Well, it will be both. I mean, you'll see lumpiness on a quarterly basis. We still have lumpiness in the Rocky Mountains, in particular, in Pinedale because as you remember from our previous calls, we slowed down -- we stop that completion activity at Pinedale some time about now. In fact, it's snowing in Pinedale as we speak. And as soon as the weather gets too cold to operate efficiently, we shut down frac-ing out there, and we'll do that some time late November and into December just depending on when the cold weather hits. So that will introduce quarter-to-quarter lumpiness, although we hopefully will be able to make up for that through the spring and the rest of the year or next year. I don't want you to misread what I said. In particular, the comment you made about the Bakken and the Cana, we think we can continue to grow production in the Bakken and the Cana and do so quite significantly. The Bakken -- don't focus on rig counts so much as number of wells that we can complete and turn to sales. Our drilling efficiencies and drill times have come down substantially in the Bakken. And so our well delivery system shouldn't be simply focused on rig -- on absolute rig count but on the number of wells that we can drill and complete and turn to sales. The same in the Cana, we're able to get the wells down quicker, and we'll be able to deliver production growth there through efficiency and drill times. In the Uinta Basin, you'd noticed that the sequential decline there and that's because we haven't been allocating capital to that area. But we -- I did mention that we will be talking about an increase in activity in Uinta Basin focused on liquids-rich gas. And I'd also point out that in drilling to that Mesaverde target which is a stack series of liquids-rich gas-bearing sands in the Mesaverde formation, we're also drilling through the old Red Wash oilfield where there's over 600 million barrels of oil in plays, a loosely spaced grid of oil-producing wells and with our in-fill drilling that we're going to do out there, we will see that reservoir over and over again. And it's like many other complex stacks and reservoirs that we think there's opportunity to find additional oil reserves and increase oil production there as well. So there's lots of opportunities and lots of levers to pull. I'm not concerned about growth next year into future years. And I only warn on lumpiness because we don't forecast quarter to quarter. We don't give quarter-to-quarter guidance because we do have seasonally impacted operations, particularly in the Rockies. And when we give production guidance for the year, we've had a pretty good track record of being able to meet that guidance or exceed it.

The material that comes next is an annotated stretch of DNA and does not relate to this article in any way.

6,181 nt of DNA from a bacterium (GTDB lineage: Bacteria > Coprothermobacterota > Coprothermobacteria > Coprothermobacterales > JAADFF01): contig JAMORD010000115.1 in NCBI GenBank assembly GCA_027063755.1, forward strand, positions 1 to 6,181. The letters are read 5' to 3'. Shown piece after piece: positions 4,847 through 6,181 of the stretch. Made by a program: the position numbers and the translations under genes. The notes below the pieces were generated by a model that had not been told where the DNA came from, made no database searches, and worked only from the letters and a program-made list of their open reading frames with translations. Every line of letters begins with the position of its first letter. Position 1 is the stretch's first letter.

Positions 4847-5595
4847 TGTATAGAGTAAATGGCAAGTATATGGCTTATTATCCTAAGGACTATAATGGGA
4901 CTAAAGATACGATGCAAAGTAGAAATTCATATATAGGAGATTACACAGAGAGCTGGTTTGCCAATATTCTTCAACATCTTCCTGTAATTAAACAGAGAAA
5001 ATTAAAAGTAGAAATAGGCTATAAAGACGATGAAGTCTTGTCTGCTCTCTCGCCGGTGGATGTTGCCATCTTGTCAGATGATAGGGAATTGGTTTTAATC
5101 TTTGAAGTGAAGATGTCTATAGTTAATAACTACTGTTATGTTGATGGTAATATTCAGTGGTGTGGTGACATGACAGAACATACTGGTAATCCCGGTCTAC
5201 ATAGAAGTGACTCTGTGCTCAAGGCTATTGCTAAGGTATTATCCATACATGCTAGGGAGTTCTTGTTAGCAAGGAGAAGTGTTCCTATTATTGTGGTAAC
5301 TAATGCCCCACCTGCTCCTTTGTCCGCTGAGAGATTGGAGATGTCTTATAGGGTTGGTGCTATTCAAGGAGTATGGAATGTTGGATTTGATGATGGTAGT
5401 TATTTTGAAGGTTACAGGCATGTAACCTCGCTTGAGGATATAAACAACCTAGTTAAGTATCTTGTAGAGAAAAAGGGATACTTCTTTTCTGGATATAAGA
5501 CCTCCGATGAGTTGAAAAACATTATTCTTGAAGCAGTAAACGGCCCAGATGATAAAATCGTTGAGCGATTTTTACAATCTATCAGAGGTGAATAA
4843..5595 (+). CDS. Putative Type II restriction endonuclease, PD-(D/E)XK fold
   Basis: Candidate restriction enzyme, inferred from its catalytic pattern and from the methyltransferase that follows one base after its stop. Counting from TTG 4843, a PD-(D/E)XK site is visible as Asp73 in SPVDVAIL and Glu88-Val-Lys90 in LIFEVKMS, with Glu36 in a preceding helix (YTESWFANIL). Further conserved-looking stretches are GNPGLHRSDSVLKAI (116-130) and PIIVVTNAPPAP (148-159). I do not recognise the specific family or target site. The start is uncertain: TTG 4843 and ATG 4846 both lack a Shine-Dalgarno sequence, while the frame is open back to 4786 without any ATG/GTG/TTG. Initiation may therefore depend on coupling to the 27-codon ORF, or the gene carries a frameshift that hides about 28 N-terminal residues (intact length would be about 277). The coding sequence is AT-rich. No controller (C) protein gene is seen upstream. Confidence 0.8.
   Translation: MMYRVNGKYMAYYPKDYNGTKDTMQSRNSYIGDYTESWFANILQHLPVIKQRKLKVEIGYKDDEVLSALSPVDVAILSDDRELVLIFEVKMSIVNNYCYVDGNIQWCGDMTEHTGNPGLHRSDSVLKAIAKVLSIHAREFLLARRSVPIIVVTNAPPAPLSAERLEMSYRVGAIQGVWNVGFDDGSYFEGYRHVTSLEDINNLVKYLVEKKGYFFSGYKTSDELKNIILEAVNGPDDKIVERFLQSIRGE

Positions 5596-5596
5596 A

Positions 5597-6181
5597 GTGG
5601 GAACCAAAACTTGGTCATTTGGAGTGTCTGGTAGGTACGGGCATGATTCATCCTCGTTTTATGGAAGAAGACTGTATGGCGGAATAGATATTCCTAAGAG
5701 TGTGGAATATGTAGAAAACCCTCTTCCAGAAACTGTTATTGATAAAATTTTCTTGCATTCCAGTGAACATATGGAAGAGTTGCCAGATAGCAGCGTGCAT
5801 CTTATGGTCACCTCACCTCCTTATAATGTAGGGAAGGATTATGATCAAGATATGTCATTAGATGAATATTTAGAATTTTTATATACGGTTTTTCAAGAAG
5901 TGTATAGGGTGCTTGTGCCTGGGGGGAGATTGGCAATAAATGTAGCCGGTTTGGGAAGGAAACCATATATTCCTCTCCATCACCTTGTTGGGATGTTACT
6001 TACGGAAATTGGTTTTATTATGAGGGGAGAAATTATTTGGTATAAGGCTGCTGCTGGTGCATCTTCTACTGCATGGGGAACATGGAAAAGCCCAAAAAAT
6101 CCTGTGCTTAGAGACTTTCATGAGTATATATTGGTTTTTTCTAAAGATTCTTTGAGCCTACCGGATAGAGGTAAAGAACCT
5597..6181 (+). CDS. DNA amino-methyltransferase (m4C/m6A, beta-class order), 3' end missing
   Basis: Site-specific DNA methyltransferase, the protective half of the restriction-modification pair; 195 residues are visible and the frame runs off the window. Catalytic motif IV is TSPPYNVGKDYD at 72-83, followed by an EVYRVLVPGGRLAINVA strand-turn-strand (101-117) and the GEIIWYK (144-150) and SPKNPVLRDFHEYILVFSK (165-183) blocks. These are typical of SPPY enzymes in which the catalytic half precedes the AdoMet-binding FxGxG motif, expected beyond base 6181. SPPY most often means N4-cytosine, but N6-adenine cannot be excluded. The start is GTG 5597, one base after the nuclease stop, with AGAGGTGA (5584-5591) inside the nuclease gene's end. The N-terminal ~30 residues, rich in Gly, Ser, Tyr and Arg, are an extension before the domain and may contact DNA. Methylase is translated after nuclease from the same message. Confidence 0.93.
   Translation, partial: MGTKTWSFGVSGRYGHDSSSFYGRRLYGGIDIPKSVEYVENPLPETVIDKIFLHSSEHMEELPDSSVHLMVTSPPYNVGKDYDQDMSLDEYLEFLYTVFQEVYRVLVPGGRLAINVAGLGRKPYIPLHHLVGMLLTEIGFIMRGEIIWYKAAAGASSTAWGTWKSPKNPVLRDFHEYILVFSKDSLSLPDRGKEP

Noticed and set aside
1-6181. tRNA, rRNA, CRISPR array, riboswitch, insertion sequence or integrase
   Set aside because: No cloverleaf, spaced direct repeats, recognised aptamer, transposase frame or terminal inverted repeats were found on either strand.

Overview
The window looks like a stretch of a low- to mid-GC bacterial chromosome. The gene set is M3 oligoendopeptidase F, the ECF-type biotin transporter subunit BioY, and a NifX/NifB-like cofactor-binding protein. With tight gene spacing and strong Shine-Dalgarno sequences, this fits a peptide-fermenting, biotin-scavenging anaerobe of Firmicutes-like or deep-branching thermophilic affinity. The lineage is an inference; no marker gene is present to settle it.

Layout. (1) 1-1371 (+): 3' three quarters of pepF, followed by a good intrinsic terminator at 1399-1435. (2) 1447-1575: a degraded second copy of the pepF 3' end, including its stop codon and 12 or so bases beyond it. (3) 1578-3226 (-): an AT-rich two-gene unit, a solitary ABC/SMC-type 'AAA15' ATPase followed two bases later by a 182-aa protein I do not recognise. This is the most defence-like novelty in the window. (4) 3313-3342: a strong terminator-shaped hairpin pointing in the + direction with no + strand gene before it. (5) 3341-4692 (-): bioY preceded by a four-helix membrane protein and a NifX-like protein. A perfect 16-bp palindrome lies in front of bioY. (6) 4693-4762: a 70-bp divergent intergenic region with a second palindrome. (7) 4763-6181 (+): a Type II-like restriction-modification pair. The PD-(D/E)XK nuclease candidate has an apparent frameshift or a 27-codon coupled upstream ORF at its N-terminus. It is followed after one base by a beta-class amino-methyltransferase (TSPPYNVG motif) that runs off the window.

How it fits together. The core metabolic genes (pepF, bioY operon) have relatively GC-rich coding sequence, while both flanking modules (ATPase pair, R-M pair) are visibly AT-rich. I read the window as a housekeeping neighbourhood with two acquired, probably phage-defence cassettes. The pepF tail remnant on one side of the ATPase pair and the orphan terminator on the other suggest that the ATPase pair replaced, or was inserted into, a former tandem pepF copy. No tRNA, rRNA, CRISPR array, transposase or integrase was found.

Subash Chandra - Jefferies & Company, Inc., Research Division

And the final follow-up for me, Chuck. You mentioned Bakken, Cana. Would you throw the Haynesville in that category, too, better efficiency, production growth on lower CapEx?

Charles B. Stanley

Yes. I mean, it will be somewhat better. A lot of the production response to drilling dollars in the Haynesville is directly related to the working interest we have in this section so -- that we're drilling. And so this year and previous quarters, we've had 6 rigs running in the play. And sometimes, those rigs have been drilling on sections in which we would have a very small working interest. We actually did a deal with one of our partners in which we went out and drilled some wells with remarkably low working interest in order to keep our efficiencies up, because we were able to drill and complete the wells for over $1 million less than their completed well cost. And we still have an interest in it. We thought it was a mutually beneficial thing to do. Whether or not we're able to continue to do that next year is still an open question. I would focus more on total capital. We will reduce our capital in Haynesville, and we won't see the dramatic growth in production that we've seen out of the Haynesville this year in 2012. But again, I'm not concerned about being able to put up significant growth next year.